This week, our resident Junior Librarians have chosen two very different books for you to discover and share.
Firstly, Charlie recommends a wordless fiction book Journey by Aaron Becker.
Charlie’s reason for his selection:
“I like how I can use my imagination and create different stories every time I read this book.”
We hope you enjoy Charlie’s choice and that it becomes a firm favourite in your household too! This book is a new acquisition to the library, purchased due to Charlie’s recommendation and is available to borrow from our school library. We have an increasing number of wordless picture to explore and share.
Mrs Harvey would also endorse Charlie’s choice of book. Wordless picture books are often quickly dismissed as being too easy but they are a powerful tool in developing literacy skills. Understanding books without words involves interpreting the illustration as there is no text to rely on.
This promotes comprehension, vocabulary, listening skills and an understanding of story structure and character development. A well-rounded reader needs good comprehension skills and this includes remembering what has already happened and predicting what may happen next.
Wordless picture books are great for encouraging a child’s ability to infer what is happening in the story. Children need to practice retelling stories in interesting and exciting ways. Sharing a wordless book allows adults to model storytelling techniques making connections, predicting and questioning. With consistent practice, children’s independent responses will become more natural and detailed.
Wordless picture books invite children to become an active participant in the story. They encourage children to tell a story rather than being confined by the text on the page. It encourages the development of a child’s imagination – critical for authentic creative writing tasks.
Our second book recommendation of the week comes from Jake.
Jake recommends a classic fiction book: The Jolly Postman by Janet and Allan Ahlberg.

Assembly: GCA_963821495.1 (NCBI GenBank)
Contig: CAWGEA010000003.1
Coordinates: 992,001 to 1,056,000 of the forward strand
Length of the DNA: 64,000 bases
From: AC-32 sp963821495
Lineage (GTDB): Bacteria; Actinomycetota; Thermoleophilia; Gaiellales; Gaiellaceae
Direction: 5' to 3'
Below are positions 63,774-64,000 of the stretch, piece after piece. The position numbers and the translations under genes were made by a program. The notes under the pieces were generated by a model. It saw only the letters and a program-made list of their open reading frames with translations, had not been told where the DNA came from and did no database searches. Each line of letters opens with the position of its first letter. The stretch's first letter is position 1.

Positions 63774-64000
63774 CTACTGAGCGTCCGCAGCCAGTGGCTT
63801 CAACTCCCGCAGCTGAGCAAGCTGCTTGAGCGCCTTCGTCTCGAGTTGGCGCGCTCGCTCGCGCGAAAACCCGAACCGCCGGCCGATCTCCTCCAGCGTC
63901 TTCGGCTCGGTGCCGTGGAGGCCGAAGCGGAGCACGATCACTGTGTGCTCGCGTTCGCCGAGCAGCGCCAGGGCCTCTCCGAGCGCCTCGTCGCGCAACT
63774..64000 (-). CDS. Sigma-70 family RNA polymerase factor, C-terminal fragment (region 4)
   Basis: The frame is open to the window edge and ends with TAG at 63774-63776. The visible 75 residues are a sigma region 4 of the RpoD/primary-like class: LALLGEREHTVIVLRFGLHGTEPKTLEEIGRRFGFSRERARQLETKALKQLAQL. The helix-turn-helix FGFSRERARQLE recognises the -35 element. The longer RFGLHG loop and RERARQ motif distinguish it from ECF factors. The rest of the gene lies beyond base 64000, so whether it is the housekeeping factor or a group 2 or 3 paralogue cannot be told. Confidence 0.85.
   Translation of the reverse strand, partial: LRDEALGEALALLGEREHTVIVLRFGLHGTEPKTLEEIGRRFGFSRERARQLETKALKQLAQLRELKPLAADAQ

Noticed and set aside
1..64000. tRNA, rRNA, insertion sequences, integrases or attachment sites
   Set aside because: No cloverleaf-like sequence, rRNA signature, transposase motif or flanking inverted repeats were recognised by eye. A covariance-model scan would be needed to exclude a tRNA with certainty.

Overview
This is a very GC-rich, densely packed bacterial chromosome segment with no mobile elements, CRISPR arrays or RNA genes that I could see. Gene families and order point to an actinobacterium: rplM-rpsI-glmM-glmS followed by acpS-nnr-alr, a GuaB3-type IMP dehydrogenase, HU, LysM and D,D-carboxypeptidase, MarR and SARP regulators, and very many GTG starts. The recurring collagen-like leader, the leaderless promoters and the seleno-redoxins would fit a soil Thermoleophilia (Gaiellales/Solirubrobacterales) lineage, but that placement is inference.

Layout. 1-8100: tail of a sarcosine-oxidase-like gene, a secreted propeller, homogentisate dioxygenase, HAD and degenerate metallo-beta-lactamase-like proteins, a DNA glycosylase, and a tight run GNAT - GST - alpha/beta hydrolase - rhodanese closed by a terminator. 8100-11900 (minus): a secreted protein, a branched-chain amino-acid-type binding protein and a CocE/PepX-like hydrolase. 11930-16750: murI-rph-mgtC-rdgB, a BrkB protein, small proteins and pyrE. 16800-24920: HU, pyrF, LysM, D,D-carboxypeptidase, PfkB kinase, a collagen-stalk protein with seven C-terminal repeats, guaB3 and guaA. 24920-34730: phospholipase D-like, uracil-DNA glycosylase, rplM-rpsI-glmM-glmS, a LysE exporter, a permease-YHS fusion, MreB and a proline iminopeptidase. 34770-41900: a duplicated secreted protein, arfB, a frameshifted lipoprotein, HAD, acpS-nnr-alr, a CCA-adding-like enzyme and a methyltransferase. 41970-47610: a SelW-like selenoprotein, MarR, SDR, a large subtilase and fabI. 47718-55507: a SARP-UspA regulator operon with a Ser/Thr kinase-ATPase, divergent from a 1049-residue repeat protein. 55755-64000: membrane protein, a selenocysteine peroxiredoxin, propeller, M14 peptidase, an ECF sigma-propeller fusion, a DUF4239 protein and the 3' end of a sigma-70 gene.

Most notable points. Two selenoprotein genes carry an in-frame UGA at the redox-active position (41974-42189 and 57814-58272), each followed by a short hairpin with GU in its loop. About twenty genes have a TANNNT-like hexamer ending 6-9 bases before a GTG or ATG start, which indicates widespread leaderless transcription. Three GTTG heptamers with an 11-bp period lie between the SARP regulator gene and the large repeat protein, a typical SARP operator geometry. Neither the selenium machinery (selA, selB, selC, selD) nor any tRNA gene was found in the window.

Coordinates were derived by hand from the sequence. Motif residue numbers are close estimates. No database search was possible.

Jake’s reason for his choice:
“It is a really fun and exciting story and I like all the notes and letters you open as the postman visits each different house. I hope you enjoy this book as much I do!”
The Jolly Postman is a perennial favourite and we hope you will take the opportunity to read Jake’s choice, which is available to borrow from our school library.
Mrs Harvey would also recommend this book. It has a strong rhyming text and I wrote a couple of weeks ago about the importance of rhyme in the development of children’s literacy skills. Subtitled ‘Other People’s Letters’, this beautifully illustrated picture book with its reference to nursery rhymes and stories make this book a treasure trove.
As the postman delivers letters to the residents of a fairy-tale town, children are re-introduced to a host of characters from the great and good such as Cinderella and The Three Bears, to the not-so-nice Mr Wolf and Wicked Witch. As readers find out what the cast are all getting up to, they will enjoy opening and discovering the different pieces of post.
It is a brilliantly designed book with lots of little details to spot and will be enjoyed time and time again.
Library Display: Emoji Reads
Junior Librarians, Evie and Luca have been busy putting together their Emoji Reads for our special library display. They have created a varied list which I am sure will encourage other library users to read their recommendations. There is a lovely mixture of classical children’s authors and some new ones to add into the mix!
Their display above consists of the following books:
Hansel and Gretel by Bethan Woollvin,
The Dinosaur Who Pooped a Planet by Tom Fletcher,
Norman The Slug With The Silly Shell by Sue Hendra,
You’re Called What?! by Kes Gray,
There’s A Bear On My Chair by Ross Collins,
The Hundred Decker Bus by Mike Smith,
Mouse’s First Night At Moonlight School by Simon Puttock,
Something Else by Kathyrn Cave,
The Good Dinosaur by Disney,
Mrs Mole I’m Home! by Jarvis,
Oi Dog! by Kes Gray,
The Farm by Alain Gree,
The Gruffalo’s Child by Julia Donaldson,
Lift the Flap Questions and Answers About Animals by Usborne, Superman by Marvel
and Clarice Bean, That’s Me by Lauren Child.